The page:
Thanks to Anthony Ling for pointing out the article.

Planned Manufacturing Districts: Planning the Life Out of Districts

Chicago’s Goose Island and surrounding Planned Manufacturing Districts

They are called different things in different cities, but they are similar in form and intent among the cities where they are found.  For simplicity’s sake, a Planned Manufacturing District (PMD), as they are called in Chicago, is an area of land, defined by zoning, that prohibits residential development and other specific uses with the intent of fostering manufacturing and blue-collar employment.

Proponent of PMDs purport to be champions of the middle-class or blue-collar workers, but fail to consider the unintended consequences of prohibiting alternative uses on that land.  At best, PMDs have little effect on changing land-use patterns where industrial is already the highest-and-best-use.  At worst, they have the long-run potential to distort the land use market, drive up the costs of housing, and prevent vibrant neighborhoods from emerging.

A Race to The Bottom

Before getting into it further, it is important to examine the economic decisions industrial firms make in comparison to other uses.  Earlier in the industrial revolution, industry was heavily reliant on access to resources.  Manufacturing and related firms were very sensitive to location.  The firms desired locations with easy access to ports, waterways, and later railways to transport raw materials coming in, and products going out.

However, the advent of the Interstate Highway System and ubiquitously socialized transportation network have made logistical costs negligible compared to other costs.  Where firms once competed for locations with access to logistical hubs and outbid other uses for land near waterways in cities, they now seek locations with the cheapest land where they can have a large, single-floor facility under one roof.  This means sizable subsidies must be combined with the artificially cheap land to attract and retain industrial employers on constrained urban sites.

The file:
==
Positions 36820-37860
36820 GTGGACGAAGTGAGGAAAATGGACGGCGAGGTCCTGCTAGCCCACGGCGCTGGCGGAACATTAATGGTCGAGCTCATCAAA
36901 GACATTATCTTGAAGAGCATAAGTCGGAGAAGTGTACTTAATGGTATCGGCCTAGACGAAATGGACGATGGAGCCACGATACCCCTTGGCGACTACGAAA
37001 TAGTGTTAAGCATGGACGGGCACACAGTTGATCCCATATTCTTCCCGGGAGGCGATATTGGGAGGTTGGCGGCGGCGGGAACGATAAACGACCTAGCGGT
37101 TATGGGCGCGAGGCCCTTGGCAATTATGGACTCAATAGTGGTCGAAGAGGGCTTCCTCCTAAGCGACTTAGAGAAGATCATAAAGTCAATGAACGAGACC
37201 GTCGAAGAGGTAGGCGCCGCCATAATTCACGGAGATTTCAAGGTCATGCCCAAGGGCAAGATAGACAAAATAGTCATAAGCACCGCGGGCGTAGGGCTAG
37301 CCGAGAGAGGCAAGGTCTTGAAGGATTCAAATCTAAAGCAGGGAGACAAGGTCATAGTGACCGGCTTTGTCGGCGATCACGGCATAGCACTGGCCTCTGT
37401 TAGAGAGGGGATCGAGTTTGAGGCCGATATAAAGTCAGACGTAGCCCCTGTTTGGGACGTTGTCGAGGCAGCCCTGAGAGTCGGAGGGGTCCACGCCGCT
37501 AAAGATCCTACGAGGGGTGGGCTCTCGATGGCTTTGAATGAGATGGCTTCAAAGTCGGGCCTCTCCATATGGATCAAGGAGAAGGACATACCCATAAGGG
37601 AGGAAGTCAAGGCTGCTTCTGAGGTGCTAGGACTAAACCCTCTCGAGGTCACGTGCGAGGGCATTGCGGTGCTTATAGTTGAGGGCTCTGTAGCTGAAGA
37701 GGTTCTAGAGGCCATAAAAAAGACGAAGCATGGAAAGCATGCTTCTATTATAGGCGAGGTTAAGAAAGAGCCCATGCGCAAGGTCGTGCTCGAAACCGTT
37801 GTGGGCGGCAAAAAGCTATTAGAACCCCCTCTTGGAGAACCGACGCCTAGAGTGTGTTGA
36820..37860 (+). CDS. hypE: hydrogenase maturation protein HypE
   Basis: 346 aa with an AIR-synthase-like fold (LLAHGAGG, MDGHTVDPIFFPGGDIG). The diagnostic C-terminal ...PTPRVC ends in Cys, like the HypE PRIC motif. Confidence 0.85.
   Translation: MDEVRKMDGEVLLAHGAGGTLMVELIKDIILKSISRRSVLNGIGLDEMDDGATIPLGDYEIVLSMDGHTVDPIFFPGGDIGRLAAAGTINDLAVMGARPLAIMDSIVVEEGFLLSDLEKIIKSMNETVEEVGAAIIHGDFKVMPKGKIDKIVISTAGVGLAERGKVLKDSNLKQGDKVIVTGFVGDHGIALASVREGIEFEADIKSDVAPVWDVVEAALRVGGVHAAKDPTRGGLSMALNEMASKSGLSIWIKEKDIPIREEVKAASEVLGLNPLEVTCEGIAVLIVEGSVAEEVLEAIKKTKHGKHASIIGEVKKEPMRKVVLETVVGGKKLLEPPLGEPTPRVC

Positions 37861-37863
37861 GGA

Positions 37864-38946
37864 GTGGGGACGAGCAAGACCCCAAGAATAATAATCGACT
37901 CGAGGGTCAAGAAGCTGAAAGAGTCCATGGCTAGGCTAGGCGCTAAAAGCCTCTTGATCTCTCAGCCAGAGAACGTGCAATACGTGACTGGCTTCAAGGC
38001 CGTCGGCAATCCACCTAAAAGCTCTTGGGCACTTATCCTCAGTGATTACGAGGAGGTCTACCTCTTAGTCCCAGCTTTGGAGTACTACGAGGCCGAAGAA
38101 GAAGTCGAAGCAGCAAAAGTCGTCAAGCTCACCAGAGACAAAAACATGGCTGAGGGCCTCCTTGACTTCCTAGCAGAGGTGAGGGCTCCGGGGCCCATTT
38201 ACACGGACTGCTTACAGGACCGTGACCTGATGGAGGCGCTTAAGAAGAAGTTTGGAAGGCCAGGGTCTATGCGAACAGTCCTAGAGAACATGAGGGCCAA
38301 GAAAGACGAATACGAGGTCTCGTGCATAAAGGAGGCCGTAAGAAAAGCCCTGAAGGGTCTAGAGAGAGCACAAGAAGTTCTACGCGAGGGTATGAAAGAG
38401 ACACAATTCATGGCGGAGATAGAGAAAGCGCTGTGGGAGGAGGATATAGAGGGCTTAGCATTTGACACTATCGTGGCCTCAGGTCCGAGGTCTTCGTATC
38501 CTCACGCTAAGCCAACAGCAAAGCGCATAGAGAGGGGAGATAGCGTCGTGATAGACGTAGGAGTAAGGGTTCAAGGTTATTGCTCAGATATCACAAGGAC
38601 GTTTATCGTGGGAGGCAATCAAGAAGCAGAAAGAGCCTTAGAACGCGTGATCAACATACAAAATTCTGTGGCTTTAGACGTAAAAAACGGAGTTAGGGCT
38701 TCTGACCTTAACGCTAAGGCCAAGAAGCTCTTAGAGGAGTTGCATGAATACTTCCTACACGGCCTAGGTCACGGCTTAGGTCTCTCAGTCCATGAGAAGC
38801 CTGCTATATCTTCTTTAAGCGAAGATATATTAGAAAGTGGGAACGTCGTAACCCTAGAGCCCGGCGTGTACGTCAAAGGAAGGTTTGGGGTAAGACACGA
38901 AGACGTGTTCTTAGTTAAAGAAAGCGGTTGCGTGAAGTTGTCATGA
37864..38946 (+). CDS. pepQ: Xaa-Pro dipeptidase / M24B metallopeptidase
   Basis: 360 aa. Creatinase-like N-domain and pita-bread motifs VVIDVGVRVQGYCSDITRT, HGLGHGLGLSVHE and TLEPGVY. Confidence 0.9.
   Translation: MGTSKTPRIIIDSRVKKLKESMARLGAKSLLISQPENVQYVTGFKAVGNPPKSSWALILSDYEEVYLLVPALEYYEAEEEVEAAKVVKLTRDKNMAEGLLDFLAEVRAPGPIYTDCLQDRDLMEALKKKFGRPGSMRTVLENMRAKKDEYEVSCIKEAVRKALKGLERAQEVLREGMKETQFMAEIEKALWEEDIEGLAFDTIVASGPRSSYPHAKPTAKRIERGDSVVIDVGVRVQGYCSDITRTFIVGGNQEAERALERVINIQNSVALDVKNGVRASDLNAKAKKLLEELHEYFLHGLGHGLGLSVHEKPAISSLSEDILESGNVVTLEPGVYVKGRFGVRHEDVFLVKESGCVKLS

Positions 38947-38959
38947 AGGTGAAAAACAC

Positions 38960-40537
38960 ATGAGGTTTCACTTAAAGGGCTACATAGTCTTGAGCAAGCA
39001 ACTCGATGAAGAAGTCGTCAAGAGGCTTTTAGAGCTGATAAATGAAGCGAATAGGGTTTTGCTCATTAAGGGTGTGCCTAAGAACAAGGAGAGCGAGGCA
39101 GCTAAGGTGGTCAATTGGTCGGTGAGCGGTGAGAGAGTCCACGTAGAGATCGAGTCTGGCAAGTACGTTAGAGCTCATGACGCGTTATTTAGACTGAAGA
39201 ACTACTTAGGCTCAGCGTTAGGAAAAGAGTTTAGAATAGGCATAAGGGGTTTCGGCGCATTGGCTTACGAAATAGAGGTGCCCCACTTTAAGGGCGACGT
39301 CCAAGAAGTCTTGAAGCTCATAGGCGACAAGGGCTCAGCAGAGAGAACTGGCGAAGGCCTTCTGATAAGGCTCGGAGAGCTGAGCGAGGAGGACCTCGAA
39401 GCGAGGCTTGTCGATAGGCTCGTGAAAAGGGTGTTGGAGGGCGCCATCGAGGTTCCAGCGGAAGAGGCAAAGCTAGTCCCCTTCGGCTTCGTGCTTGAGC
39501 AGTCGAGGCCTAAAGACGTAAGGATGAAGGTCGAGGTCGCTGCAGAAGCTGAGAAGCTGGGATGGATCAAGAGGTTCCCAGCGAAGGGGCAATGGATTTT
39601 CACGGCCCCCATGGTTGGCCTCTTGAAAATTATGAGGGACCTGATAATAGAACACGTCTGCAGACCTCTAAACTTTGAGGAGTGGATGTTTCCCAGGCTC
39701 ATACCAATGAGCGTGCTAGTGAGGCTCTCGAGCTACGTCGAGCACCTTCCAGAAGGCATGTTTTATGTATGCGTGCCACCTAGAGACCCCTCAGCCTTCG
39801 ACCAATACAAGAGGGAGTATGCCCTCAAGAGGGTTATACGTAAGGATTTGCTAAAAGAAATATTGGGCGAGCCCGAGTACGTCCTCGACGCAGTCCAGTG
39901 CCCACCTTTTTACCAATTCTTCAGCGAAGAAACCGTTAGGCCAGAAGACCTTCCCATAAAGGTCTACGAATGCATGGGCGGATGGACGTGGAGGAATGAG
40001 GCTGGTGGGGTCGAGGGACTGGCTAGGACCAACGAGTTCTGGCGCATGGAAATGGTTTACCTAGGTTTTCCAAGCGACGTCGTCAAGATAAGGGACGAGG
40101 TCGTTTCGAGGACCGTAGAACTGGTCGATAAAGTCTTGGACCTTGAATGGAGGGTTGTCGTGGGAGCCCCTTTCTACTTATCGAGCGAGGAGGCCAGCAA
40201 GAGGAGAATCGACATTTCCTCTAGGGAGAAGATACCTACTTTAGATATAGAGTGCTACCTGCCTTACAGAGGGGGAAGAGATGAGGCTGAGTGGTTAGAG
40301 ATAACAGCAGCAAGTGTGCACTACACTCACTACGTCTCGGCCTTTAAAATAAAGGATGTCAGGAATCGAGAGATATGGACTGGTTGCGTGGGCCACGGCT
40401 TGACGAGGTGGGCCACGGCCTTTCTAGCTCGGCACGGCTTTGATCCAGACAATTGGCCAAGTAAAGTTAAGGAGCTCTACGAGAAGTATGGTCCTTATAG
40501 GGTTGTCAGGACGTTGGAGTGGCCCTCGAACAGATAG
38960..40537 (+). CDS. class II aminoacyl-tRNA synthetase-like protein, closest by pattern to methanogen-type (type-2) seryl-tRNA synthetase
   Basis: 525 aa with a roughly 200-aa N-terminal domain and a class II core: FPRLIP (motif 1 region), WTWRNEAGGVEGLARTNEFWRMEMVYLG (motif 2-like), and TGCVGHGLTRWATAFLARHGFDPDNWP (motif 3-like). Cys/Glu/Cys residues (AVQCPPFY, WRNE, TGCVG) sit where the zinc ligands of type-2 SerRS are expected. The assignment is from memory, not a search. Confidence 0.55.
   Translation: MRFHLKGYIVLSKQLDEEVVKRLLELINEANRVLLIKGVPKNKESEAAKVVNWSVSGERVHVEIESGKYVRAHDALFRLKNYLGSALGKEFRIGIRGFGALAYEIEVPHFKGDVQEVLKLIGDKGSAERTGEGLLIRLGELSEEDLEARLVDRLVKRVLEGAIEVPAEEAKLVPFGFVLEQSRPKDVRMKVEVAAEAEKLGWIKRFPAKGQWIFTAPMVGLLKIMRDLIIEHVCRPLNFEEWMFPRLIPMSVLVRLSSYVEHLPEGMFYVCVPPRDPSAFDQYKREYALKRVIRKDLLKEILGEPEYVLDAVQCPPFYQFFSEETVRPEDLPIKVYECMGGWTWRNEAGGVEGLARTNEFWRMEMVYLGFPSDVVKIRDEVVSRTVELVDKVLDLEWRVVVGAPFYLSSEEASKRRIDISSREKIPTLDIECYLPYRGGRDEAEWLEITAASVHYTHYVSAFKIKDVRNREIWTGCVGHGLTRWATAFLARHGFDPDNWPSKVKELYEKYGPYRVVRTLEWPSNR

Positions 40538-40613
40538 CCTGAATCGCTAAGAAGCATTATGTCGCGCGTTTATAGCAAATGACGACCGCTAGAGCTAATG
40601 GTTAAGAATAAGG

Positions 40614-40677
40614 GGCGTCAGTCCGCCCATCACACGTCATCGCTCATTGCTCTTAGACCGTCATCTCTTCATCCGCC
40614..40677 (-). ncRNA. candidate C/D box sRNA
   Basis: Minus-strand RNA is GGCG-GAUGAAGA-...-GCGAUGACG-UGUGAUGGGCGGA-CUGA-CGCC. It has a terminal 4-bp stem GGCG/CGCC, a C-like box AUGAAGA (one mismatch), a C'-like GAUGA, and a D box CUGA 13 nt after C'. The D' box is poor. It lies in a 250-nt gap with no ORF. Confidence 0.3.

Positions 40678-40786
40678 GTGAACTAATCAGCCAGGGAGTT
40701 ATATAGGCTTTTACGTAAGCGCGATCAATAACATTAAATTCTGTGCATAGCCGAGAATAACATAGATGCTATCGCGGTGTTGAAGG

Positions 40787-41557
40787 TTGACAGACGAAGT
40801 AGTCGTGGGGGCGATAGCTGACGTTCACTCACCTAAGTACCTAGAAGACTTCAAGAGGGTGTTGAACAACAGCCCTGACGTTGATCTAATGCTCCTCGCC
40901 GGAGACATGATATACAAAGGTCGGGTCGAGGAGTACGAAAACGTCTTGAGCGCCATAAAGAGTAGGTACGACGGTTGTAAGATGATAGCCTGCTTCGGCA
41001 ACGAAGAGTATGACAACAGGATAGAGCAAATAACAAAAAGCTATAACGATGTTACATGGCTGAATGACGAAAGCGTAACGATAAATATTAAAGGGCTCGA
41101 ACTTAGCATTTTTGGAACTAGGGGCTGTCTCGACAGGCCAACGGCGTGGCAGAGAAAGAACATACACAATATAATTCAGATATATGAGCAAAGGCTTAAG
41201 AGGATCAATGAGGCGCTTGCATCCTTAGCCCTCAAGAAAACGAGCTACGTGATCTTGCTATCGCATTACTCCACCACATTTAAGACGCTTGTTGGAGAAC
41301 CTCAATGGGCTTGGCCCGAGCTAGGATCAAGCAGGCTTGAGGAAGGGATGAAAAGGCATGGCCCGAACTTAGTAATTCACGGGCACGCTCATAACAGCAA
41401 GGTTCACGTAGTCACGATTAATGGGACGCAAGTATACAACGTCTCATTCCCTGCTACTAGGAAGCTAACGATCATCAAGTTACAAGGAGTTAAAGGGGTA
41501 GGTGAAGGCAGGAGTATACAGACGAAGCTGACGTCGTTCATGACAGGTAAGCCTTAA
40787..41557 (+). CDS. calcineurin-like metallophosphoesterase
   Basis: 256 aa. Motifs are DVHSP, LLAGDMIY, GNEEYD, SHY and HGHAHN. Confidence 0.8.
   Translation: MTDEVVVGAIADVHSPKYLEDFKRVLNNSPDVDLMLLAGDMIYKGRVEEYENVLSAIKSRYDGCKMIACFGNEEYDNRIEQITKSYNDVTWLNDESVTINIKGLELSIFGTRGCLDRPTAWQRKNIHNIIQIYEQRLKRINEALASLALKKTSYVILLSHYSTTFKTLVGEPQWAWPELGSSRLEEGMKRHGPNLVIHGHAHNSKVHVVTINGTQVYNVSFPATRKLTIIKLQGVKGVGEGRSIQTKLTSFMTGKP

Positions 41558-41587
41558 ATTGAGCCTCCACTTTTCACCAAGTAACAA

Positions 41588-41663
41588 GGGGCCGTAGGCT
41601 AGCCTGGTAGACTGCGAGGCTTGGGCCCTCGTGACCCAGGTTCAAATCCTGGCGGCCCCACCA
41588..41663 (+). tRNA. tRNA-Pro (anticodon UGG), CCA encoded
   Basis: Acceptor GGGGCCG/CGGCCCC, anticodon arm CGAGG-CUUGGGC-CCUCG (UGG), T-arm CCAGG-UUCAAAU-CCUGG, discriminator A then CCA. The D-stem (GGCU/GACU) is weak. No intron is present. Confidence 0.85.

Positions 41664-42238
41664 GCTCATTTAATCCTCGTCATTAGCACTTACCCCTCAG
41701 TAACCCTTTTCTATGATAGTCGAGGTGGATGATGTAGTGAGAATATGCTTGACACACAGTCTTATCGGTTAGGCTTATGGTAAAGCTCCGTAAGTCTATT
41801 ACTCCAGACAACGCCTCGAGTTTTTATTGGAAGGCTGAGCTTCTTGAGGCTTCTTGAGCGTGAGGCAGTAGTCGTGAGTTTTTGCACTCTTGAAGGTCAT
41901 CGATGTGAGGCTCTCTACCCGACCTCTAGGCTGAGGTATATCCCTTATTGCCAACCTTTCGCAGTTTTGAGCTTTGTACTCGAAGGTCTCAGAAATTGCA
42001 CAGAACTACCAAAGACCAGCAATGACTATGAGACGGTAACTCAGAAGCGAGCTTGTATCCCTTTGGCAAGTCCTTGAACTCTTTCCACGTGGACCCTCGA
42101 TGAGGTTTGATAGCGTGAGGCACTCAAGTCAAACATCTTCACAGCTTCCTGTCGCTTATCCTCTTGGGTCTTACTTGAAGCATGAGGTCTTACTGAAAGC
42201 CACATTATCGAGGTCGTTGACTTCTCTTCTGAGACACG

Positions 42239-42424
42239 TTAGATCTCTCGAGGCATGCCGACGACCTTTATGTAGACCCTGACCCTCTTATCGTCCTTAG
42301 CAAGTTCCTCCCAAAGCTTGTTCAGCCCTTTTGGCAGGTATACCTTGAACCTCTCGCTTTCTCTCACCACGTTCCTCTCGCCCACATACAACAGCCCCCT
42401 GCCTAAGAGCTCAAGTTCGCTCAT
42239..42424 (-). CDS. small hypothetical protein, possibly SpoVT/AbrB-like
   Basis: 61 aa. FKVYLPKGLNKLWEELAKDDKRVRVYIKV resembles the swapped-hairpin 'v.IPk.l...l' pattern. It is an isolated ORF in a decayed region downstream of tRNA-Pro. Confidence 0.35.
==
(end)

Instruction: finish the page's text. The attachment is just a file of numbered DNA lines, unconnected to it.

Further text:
Additionally, today’s economy has become much more talent-based rather than resource based, and patterns have shifted accordingly.  In contrast to industrial, residential and office uses are still very sensitive to location.  In fact, residential preference for urban locations are increasing.  Likewise, most office and other commercial firms seek to locate where they can best attract talent or customers, or simply put, convenient to residential.  To the dismay of the politicians, blue collar jobs are destined to leave cities to seek cheaper land in less desirable locations.  We should expect industrial firms to prefer exurbs and sites close to negative externalities, such as near highways and airports where noise and air pollution drive out residential uses.  Efforts to stem the tide of these realities will surely incur dead-weight losses.

In a race to the bottom, prohibition of housing and other uses in PMDs drives the value of that land down to the point it can compete on price with the most undesirable suburban locations. That is, until a non-manufacturing use compatible with the wording of PMDs emerges to crowd out industrial.

We are are in an interesting time, and are witnessing the first cases where the long-term consequences of PMDs are beginning to emerge for us to witness.

Google and Chicago’s Fulton Market

Over the past two decades, Chicago’s West Loop has become one of the most desirable neighborhoods in the City.  Developers flocked to the neighborhood to take advantage of the neighborhood’s proximity to Chicago’s Loop, and abundance of underutilized warehouses waiting to be converted to hip lofts.  However, Fulton Market and meatpacking district on the northern part of the West Loop remained immune to the radical transformation.  Neighboring West Town, River West, and West Loop blossomed during the housing boom.  Was Fulton Market less desirable?  Far from it – meaningful redevelopment was forbidden.